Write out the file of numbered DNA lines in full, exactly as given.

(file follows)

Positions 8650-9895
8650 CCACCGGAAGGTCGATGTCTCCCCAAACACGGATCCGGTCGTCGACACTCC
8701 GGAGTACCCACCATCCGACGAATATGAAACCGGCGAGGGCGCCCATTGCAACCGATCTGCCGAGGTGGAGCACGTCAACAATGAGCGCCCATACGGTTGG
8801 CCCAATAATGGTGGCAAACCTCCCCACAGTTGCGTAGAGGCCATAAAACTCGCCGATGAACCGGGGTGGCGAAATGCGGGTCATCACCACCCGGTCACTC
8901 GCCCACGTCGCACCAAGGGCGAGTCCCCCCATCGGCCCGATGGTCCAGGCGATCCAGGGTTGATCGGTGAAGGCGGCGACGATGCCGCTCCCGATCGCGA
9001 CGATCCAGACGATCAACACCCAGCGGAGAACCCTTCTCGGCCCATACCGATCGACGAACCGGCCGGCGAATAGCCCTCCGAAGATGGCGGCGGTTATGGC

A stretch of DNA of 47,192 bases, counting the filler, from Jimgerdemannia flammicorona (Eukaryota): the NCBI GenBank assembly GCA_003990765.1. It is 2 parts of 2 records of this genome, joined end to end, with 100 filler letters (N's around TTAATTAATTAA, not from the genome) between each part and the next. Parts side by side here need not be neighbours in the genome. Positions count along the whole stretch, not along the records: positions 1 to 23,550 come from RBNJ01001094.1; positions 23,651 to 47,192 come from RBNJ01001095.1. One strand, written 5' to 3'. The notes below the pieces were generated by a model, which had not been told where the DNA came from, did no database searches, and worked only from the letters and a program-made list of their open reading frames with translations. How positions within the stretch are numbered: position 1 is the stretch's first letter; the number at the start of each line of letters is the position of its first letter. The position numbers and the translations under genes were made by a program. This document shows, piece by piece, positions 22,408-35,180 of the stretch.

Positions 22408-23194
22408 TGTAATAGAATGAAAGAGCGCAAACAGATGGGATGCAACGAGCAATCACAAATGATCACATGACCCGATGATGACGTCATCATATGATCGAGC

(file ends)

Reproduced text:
Positions 8650-9895
8650 CCACCGGAAGGTCGATGTCTCCCCAAACACGGATCCGGTCGTCGACACTCC
8701 GGAGTACCCACCATCCGACGAATATGAAACCGGCGAGGGCGCCCATTGCAACCGATCTGCCGAGGTGGAGCACGTCAACAATGAGCGCCCATACGGTTGG
8801 CCCAATAATGGTGGCAAACCTCCCCACAGTTGCGTAGAGGCCATAAAACTCGCCGATGAACCGGGGTGGCGAAATGCGGGTCATCACCACCCGGTCACTC
8901 GCCCACGTCGCACCAAGGGCGAGTCCCCCCATCGGCCCGATGGTCCAGGCGATCCAGGGTTGATCGGTGAAGGCGGCGACGATGCCGCTCCCGATCGCGA
9001 CGATCCAGACGATCAACACCCAGCGGAGAACCCTTCTCGGCCCATACCGATCGACGAACCGGCCGGCGAATAGCCCTCCGAAGATGGCGGCGGTTATGGC

A stretch of DNA of 47,192 bases, counting the filler, from Jimgerdemannia flammicorona (Eukaryota): the NCBI GenBank assembly GCA_003990765.1. It is 2 parts of 2 records of this genome, joined end to end, with 100 filler letters (N's around TTAATTAATTAA, not from the genome) between each part and the next. Parts side by side here need not be neighbours in the genome. Positions count along the whole stretch, not along the records: positions 1 to 23,550 come from RBNJ01001094.1; positions 23,651 to 47,192 come from RBNJ01001095.1. One strand, written 5' to 3'. The notes below the pieces were generated by a model, which had not been told where the DNA came from, did no database searches, and worked only from the letters and a program-made list of their open reading frames with translations. How positions within the stretch are numbered: position 1 is the stretch's first letter; the number at the start of each line of letters is the position of its first letter. The position numbers and the translations under genes were made by a program. This document shows, piece by piece, positions 22,408-35,180 of the stretch.

Positions 22408-23194
22408 TGTAATAGAATGAAAGAGCGCAAACAGATGGGATGCAACGAGCAATCACAAATGATCACATGACCCGATGATGACGTCATCATATGATCGAGC